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The Five Dhyani Buddhas

The Five Dhyani Buddhas

The Five Dhyani Buddhas are Vairochana, Amitabha, Akshobhya, Ratnasambhava, and Amoghasiddhi. The Five Dhyani Buddhas is a fivefold mandala, a paradigm for Tantric symbology, as in the Five Dhyani Buddhas, which is its rudimental understanding. For instance, the Jina Buddhas appear in the crowns of many deities, and they represent an expression of past attainment or as a promise of future attainment.

Akshobhya

The mandala of the Five Jina Buddhas begins with Akshobhya, the "Unshakable One." He presides over the eastern sector, and is usually shown at the bottom of the thangkas. He performs the earth-touching gesture, which is the Bhumisparsha mudra, and is blue in color. This gesture was also displayed by Shakyamuni Buddha when he gained victory over Mara. The Maravijaya helped overcome all egoic forces. This gesture represents the plateau of attainment and stability, as the first step in the east of Mandala, and it denotes the steadfastness of Akshobhya.

Mirrorlike wisdom, which is also called the Adarsh jnana, is the transcendental insight represented by him – it actually reflects the world as it is, without being distorted by the ego. It is the antidote to the poison of anger, or hatred, It is a major cause and result of egotistic bias and prejudice, and is the antidote to the poison of anger, or hatred. He presides over the Vajra family, where the emblem is vajra and the symbolic animal is the elephant.

Ratnasambhava

The southern portion is the second step in a clockwise movement around the mandala, which appears on the left of the thangka painting. It is where Ratnasambhava, the "Jewel-Born" resides. He is yellow in color and he performs the gift-bestowing gesture, which is the Varada mudra, with his right hand. The equality of all things, which is also called Samata jnana, is his transcendental insight; which is also the antidote to pride. Samata jnana is an ultimate realization. It is that all beings are equally deserving of abundance, prosperity, and well-being.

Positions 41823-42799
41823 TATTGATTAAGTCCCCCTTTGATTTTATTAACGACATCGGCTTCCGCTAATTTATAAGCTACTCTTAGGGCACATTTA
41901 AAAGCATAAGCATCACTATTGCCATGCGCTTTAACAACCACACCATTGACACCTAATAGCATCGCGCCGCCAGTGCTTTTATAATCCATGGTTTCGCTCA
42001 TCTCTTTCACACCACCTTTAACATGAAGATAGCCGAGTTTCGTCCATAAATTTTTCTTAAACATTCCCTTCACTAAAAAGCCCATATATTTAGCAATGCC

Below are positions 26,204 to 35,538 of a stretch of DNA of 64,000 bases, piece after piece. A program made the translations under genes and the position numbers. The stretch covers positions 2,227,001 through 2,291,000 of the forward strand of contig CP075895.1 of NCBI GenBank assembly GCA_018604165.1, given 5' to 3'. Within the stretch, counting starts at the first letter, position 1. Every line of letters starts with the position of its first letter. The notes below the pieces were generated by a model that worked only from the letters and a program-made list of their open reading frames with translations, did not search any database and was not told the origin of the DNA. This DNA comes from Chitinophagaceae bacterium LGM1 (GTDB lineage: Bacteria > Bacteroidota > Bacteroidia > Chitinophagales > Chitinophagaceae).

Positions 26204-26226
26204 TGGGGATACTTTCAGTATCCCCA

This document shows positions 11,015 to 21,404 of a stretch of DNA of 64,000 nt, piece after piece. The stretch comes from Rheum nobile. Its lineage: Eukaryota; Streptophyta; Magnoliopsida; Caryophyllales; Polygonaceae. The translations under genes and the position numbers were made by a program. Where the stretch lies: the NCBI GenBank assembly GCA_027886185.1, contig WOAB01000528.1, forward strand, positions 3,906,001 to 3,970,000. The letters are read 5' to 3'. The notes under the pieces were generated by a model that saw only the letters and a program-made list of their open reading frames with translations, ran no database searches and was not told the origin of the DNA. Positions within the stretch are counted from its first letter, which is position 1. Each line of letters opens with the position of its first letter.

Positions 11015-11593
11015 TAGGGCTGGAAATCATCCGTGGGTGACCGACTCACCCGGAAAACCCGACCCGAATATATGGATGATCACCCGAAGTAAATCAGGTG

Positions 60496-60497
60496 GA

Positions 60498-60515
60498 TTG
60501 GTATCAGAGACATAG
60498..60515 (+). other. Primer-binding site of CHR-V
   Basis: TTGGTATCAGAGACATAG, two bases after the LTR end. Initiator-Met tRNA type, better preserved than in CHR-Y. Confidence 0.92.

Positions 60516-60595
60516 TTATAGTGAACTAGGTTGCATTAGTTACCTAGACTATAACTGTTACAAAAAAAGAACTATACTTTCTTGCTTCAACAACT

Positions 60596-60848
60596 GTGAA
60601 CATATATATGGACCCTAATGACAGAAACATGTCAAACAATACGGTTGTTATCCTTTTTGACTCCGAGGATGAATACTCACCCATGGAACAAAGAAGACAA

Those who have attained this realization of the equality in fact want to give generously to all beings - from material prosperity to the ultimate gift of Dharma. The Jewel family is presided over byRatnasambhava, where the emblem is the wish-fulfilling gem, and the symbolic animal is horse.

Amitabha

The abode of Amitabha is the western sector of the mandala is the abode of Amitabha, whose name means "Boundless Amitabha". He displays the gesture of deep meditation, which is the dhyana mudra, and is red in color. Discriminating wisdom, or Pratheeksha jnana, is his transcendental insight, which is the antidote to selfishness, lust, and greed. The foundation of these poisonous manifestations of desire, driven by ego, are the illusions regarding the true sources of satisfaction. They also entail a complete blindness to the needs of others. The ultimate source of happiness is revealed by the discriminating wisdom, which is born of meditative awareness. Amitabha presides over the Lotus family and he emblematized the pure lotus blossom, whereas the animal emblem is the peacock.

Amoghasiddhi

The northern sector of the mandala is where Amoghasiddhi resides, whose name means “unfailing success,” or “unlimited accomplishment. This Jina Buddha is green. And, his right hand is in the fear-not gesture, or the Abhaya Mudra. Perfected action, or kriyanushthana jnana, is the transcendental insight associated with him. It acts as an antidote to envy and jealousy, and also in terms of accomplishment. It is possible to engage fearlessly in liberative activities after being freed from this self-centered concern. The Karma, or the Action family is presided by him. He is emblematized by the double-vajra, which is the Viswa vajra. And, Garuda, the mythical bird is the animal emblem of Amoghasiddhi.

Vairochana

Vairochana is the Intensely Luminescent One, and resides in the center. He is white and resembles pure consciousness. He performs the gesture of turning the wheel of Dharma, which is the dharmachakra mudra, and his status represents the source of all illumination. In Akanishta Paradise, this is the ultimate emanator of all Dharma teachings. The full understanding of truth and reality or the dharmadhatu jnana, is his transcendental insight, which is the final antidote to delusion, ignorance, unknowing. It is omniscience, complete awakening. It is the ultimate goal of all Buddhism. Thus, Vairochana presides over the Buddha or Tathagata family. His emblem is the Dharma wheel and the symbolic animal is the lion.

The fivefold Buddha mandala is a template for many mandalas and remains a pervasive motif and unifying principle of Tantric Buddhist art.


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